So in exactly what sense are these "new" volcanoes not just new vents in the old volcano? Seems to me if they weren't using the old magma channels they wouldn't have opened near the top of an existing volcano - instead they would have opened someplace around the base (underwater) instead. Perhaps more to the point - in exactly what sense is an old volcano which is still spewing lava from it's slopes extinct?

    As I understand it it's not exactly uncommon for a volcano to go dormant for a while and then sprout new calderas on it's slopes when it gets active again, particularly if a magma "cork" formed in the old caldera, or the old magma channels collapsed while it was dormant. Seems to me the actual summary should be something along the lines of "what was long thought to be two volcanoes forming Oahu has been discovered to actually be a pair of relatively recent new calderas on a single older, larger volcano."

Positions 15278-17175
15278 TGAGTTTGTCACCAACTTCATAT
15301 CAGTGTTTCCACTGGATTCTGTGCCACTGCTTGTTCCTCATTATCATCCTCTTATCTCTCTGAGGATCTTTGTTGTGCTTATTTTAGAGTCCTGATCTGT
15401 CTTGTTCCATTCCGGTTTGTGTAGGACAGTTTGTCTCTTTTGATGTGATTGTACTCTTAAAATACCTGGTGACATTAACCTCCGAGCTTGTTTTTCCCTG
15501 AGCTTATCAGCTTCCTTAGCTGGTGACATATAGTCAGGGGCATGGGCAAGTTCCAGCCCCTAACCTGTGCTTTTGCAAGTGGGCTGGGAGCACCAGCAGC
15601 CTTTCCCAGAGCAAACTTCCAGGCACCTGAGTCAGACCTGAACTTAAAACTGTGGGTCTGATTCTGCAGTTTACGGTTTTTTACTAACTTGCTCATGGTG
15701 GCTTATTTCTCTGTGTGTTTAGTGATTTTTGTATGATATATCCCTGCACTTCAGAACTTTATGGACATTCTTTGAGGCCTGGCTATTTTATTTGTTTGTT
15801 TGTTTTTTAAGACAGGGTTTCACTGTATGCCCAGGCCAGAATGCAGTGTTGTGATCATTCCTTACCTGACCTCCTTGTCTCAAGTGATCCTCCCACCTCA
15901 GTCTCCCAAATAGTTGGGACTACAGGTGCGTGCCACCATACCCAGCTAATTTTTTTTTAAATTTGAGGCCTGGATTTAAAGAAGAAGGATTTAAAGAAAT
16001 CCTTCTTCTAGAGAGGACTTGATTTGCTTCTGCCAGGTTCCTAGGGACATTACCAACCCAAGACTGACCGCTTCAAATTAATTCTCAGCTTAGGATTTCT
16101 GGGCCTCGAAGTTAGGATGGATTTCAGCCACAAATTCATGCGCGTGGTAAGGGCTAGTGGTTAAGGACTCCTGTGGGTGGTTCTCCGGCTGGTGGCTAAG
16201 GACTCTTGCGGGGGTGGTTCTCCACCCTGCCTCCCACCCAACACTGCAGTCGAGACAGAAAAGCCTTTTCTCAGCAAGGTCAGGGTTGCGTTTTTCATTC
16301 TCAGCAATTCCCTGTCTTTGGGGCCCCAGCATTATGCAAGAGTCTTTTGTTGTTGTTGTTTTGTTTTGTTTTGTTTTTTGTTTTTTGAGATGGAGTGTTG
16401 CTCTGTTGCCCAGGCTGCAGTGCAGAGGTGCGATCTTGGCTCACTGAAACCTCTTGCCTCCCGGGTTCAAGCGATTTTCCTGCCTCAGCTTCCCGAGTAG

• Re:"New" volcanos? (Score:5, Informative)

      by riverat1 (1048260) on Saturday May 24, 2014 @03:51PM (#47084133)

      In the case of the Hawaiian Islands they form a chain of islands over a hot spot in the Earth's mantle. You can trace the path of the sea floor over the hot spot by following it island arc. So the original volcano formed and as the position of the hot spot moved southeast the volcanoes that comprise the present day Oahu formed on its flanks. The same thing is presently happening on the Big Island, Hawaii where the current volcanic activity is mostly on the southeast at Kilauea and 22 miles out to sea at Loihi Seamount [wikipedia.org] while the northwest part of the island is eroding away.